If it’s January, it must be Celtic Connections, and it’s the perfect way to blow away the new year blues, often with the blues. Arguably the world’s greatest roots music festival, it continues to offer up a programme which is quite extraordinary in terms of its scope, and we should not take that for granted.
This year is no different, and you can peruse the full line-up at your leisure, but before you do here are some suggestions as to what to spend your hard-earned on.
The first ticket I bought this year was for The Bathers, who are playing two nights at The Mackintosh Church. The Bathers have made some of my favourite records, music that’s on my ‘save from a fire’ list. If you’re not aware of their work you should change that situation, and once you’ve fallen for the songs be assured that they are even better live. It’s rare for them to play these days, so this promises to be something special. Here they are playing at the peak of their powers with ‘The Belle Sisters’:
Next up are two musical heroes from America who arrive in town in January, and who are making full use of the Royal Concert Hall. First up is the queen of Americana, Lucinda Williams. A friend, on seeing her for the first time, described her as “Debbie Harry meets Dolly Parton”, and that’s a pretty good description as she brings the attitude of punk to her country background. A singer who knows that of which she sings, this will be a memorable night of heartbreak and catharsis. Here she is with ‘Car Wheels On A Gravel Road’ from the album of the same name:
One of the great artists to emerge in the last 10 years is John Grant. Originally in The Czars, his 2010 album Queen of Denmark was my favourite album of that year and it still regularly gets an outing. Since then he has continued to make some of the most moving music imaginable. Like Lucinda Williams, Grant has had his own demons to deal with, and is not afraid to document these battles in song. And what songs they are. Playing the Concert Hall on the 26th (supported by Rachel Sermanni, so get there early) this promises to be another emotional evening with not a dry eye in the house. This, in case you are confused, is a very good thing indeed. Displaying his heaven-sent voice, here’s Mr Grant with ‘Sigourney Weaver’:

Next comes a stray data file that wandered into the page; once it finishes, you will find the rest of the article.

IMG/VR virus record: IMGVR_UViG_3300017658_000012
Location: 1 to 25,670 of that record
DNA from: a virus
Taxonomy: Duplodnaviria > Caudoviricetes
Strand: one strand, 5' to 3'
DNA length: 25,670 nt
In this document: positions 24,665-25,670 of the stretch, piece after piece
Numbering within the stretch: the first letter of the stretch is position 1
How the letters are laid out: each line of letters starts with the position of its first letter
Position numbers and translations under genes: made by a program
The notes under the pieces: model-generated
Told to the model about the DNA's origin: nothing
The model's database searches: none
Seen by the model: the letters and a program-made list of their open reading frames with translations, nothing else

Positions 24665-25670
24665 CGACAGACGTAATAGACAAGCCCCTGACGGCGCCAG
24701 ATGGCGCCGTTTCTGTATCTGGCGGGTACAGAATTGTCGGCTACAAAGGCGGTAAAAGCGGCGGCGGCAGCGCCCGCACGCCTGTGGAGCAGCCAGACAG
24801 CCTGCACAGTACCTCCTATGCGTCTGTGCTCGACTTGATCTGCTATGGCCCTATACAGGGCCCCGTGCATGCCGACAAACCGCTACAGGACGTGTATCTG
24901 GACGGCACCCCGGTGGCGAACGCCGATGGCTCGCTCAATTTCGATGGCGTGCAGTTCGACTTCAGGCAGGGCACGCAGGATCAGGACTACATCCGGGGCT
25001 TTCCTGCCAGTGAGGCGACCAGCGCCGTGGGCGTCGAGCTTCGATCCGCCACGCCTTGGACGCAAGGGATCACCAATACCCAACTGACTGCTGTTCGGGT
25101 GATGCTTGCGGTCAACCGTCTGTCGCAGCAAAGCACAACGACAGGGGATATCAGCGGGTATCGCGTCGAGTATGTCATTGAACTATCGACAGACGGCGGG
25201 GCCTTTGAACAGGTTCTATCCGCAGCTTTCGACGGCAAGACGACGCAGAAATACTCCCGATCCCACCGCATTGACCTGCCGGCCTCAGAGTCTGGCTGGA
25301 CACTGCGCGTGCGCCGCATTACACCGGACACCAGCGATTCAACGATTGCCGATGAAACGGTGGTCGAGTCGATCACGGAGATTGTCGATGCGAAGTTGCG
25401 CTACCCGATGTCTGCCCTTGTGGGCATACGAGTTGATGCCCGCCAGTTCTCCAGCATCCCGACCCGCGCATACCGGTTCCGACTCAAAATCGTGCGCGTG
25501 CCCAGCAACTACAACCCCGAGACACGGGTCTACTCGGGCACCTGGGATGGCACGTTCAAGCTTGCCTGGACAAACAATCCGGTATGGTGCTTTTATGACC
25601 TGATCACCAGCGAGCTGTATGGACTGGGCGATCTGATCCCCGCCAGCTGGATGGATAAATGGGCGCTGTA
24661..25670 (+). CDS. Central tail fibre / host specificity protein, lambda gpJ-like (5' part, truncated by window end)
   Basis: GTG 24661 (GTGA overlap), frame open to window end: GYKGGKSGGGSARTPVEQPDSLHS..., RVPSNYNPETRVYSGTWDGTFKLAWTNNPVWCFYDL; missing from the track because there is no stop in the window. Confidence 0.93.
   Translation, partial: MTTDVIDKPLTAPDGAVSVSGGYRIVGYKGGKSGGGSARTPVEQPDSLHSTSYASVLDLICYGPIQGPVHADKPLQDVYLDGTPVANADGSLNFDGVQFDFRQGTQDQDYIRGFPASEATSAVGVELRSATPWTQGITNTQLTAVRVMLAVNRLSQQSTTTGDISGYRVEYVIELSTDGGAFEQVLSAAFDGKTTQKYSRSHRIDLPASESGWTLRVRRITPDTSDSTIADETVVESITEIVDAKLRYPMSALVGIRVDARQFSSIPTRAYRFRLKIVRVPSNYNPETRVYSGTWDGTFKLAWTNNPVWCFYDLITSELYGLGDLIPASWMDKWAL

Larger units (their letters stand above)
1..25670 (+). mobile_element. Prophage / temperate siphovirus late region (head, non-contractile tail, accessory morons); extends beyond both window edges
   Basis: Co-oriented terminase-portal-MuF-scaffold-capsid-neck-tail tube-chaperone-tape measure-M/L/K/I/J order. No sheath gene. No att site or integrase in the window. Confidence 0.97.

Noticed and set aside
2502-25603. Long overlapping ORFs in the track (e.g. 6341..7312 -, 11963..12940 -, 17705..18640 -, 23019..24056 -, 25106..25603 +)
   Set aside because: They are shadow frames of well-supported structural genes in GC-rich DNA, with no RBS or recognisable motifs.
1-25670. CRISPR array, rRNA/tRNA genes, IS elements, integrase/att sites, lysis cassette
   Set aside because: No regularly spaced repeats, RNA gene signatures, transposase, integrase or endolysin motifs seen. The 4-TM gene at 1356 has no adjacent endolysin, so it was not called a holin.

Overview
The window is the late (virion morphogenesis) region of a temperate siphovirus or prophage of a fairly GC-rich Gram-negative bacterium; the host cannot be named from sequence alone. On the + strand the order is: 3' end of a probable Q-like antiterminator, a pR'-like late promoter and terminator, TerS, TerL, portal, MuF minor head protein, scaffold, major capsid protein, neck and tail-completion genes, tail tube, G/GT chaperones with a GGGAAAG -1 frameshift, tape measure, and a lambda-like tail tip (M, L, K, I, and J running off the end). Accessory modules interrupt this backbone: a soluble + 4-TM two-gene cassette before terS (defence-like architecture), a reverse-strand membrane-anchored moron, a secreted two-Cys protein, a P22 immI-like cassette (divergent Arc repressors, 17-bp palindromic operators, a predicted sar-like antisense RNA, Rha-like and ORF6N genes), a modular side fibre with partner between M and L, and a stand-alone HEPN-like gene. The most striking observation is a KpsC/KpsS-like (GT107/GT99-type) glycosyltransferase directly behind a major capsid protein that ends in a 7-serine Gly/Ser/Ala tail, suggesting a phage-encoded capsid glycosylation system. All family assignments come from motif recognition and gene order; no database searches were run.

What a 2015 Kathryn Joseph had, not only winning the Scottish Album of The Year, but the hearts and minds of everyone who heard her music. You can hear three men wax lyrical about her on our recent Best of 2015 Podcast, but I highly recommend you see her live. And you can, at The Mackintosh Church on 24th Jan, alongside Gareth Dickinson. Between them they will conjure up a night of melancholic magic. This is from that SAY winning album, Bones You Have Thrown Me and Blood I’ve Spilled, which, if you haven’t heard then you really are missing out on one of the finer things in life:
Celtic Connections often have headline grabbing events, but some of the best nights are to be found in the smaller venues and what goes on therein. The next two choices are great examples of this. James Yorkston will be well-known to regular readers of SWH!, and he is currently working as one-third of Yorkston Thorne Khan, who, together, could be described as the archetypal Celtic Connections band, with Yorkston’s folk background, Jon Thorne’s jazz credentials, and Suhail Yusef Khan a leading Indian sarangi player and singer. The three are at the Tron Theatre on 19th Jan, and it’s a great venue to see them in. Here’s a taste of what to expect: